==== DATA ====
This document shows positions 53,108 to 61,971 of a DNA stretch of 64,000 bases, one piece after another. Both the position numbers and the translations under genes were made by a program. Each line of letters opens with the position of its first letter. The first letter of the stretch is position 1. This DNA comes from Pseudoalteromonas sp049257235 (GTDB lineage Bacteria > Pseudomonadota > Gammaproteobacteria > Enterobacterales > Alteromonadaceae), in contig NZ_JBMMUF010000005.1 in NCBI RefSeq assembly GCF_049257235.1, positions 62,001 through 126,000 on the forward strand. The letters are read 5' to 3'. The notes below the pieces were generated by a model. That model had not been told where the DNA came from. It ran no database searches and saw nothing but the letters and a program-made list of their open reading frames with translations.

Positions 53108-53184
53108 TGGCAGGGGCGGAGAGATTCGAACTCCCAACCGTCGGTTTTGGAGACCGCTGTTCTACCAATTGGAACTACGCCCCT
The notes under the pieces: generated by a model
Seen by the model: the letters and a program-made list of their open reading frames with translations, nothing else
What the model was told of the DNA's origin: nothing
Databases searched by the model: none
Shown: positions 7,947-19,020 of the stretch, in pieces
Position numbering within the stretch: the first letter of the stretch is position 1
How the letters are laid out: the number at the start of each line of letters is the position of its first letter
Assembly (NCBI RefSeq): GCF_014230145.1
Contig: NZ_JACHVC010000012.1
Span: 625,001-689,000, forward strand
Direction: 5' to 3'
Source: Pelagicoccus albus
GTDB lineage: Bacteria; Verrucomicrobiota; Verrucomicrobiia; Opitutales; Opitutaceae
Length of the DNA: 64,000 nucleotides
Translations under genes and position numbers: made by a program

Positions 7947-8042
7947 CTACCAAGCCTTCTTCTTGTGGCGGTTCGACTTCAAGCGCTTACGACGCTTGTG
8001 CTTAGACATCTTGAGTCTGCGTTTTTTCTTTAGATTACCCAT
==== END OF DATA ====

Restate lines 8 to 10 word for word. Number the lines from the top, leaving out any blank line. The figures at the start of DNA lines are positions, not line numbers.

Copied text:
Shown: positions 7,947-19,020 of the stretch, in pieces
Position numbering within the stretch: the first letter of the stretch is position 1
How the letters are laid out: the number at the start of each line of letters is the position of its first letter